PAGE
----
“I love Adele because she’s a truly talented artist,” Poor said. “She writes her own songs and has a naturally beautiful voice. She also comes from a very humble background. She never had any of this popularity until her first songs came out, which is why I consider her such a success … Her story is inspiring.”
One Direction, on the other hand, started by auditioning separately for The X Factor in 2010. When they were about to be sent home, the judges decided to put them together, forming a boy band. They eventually came out in third place, but that didn’t stop their success. Signing with Sony/Syco Music, they created  Up All Night,  selling more than a million copies worldwide. Their fame is still rising, and their fans (aka “Directioners”) keep them steady and supported. Fans see the boys as both talented and good looking.
“One Direction is obviously really hot, and they’re really relatable, and they’re young, close to my age,” Cravens said. “So they’re fun to watch, and they’re hilarious and pretty much very attractive.”
Similarly, Cher Lloyd started her popularity by auditioning for the X Factor in 2010 and finishing in fourth place. Although she got fourth, her originality and style interested people and allowed for her to get a music contract and start creating her album. Her new single, “Want U Back“, peaked at number 12 on the Billboard’s Hot 100. Cher Lloyd continues to gain popularity and fans, whom she calls her ‘Brats’. Her fans notice her great success and achievements since her beginnings.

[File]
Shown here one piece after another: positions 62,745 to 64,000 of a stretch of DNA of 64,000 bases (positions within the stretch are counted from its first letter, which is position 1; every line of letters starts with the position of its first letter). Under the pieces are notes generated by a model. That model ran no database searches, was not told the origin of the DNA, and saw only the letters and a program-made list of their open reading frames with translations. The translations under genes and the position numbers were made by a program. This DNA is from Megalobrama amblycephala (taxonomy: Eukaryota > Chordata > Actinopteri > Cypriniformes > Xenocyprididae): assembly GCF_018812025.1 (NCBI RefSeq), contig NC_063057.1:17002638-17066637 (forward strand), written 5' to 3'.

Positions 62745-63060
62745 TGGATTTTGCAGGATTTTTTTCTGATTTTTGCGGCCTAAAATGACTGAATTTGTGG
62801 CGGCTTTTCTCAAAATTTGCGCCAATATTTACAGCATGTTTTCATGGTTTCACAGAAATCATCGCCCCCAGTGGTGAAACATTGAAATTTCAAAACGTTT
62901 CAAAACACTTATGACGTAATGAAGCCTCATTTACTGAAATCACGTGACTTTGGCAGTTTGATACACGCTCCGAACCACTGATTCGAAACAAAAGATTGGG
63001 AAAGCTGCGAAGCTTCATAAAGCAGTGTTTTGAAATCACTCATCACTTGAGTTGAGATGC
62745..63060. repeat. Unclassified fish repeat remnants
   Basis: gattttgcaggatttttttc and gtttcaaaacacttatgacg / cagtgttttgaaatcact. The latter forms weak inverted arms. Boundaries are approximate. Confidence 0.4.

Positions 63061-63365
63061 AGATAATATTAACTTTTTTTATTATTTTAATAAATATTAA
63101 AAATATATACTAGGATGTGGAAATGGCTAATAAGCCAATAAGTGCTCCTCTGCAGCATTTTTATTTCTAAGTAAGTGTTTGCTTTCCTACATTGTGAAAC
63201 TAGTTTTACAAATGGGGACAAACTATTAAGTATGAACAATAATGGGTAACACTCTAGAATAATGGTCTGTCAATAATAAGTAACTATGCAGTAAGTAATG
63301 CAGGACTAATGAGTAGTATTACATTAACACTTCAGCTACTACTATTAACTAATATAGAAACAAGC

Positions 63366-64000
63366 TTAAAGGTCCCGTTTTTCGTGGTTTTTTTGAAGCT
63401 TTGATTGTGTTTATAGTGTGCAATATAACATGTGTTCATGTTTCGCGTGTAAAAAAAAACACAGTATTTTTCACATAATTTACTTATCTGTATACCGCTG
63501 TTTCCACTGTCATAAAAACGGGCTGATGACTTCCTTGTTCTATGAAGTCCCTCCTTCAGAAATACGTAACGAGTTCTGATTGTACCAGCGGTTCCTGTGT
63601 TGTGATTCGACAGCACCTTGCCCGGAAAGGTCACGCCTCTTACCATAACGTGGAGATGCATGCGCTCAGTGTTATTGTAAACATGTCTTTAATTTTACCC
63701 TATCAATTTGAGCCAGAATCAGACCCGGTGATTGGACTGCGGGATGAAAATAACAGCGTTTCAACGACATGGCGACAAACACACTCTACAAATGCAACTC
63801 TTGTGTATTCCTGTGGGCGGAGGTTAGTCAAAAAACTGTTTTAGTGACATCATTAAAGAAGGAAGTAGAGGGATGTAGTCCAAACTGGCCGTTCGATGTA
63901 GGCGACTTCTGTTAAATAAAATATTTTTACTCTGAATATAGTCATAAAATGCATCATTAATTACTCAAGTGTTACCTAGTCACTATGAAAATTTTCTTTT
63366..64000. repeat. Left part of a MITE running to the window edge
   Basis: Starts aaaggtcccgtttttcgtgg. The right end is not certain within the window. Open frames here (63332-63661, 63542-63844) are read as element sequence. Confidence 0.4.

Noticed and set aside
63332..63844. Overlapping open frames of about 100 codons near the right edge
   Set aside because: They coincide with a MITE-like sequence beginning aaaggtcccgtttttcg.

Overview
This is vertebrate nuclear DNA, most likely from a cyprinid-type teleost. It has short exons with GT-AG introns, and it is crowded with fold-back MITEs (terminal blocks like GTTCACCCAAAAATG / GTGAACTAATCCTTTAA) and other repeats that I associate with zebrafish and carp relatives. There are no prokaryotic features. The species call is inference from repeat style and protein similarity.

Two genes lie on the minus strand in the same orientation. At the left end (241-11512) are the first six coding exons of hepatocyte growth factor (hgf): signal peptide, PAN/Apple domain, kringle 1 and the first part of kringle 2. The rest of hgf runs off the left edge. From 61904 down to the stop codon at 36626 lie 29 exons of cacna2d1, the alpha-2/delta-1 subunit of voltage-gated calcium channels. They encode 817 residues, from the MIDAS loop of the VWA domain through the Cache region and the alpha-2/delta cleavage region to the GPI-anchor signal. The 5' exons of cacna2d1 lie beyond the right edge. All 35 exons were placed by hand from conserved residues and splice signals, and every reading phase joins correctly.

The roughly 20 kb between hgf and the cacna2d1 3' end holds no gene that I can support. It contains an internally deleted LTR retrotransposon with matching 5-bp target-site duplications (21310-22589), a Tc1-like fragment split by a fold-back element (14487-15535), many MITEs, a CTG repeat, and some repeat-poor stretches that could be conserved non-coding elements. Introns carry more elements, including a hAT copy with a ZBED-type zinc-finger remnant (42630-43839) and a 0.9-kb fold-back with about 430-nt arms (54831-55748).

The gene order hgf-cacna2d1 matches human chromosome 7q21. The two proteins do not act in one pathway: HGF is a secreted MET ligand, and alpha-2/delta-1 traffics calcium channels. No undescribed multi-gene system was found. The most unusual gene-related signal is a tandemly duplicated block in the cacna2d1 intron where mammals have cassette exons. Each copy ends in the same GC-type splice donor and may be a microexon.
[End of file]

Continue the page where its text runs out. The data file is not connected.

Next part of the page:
Cher Loyd's single "Want you Back." Image used under fair use doctrine

Cher Lloyd’s “not afraid to be different,” junior Nina Johnston said. “Sure, she could be that sweet innocent girl that families love, but no. At 16, she got up on stage and proved she had an edge. She showed everyone no matter how old you are, you can always be the real you.”
The musicians’ popularity growth does have a big impact on fans. A lot of fans left once these U.K. artists weren’t their ‘little secret’ anymore. But even if their fame gets to extreme levels, most fans say they are in for the long run. They want to keep supporting these artists and make sure they are able to live their dreams.
“I don’t think I’ll ever stop being a fan. I may not like a few of her songs if she changed her style,” Poor said of Adele. “But overall I think she’s fantastic no matter what.”
These artists have an amazing effect on their fans. They can inspire and encourage without even being on the same continent, make a difference and raise the spirits of their fans with their music. They are able to change someone’s life with their lyrics, allowing for their emotions to emerge through their music and letting fans feel these emotions.
“When Adele won her first Grammy and lost all that weight, [it] was a huge moment for her and everyone,” Poor said, “so inspiring.”
By Alyssa Piecko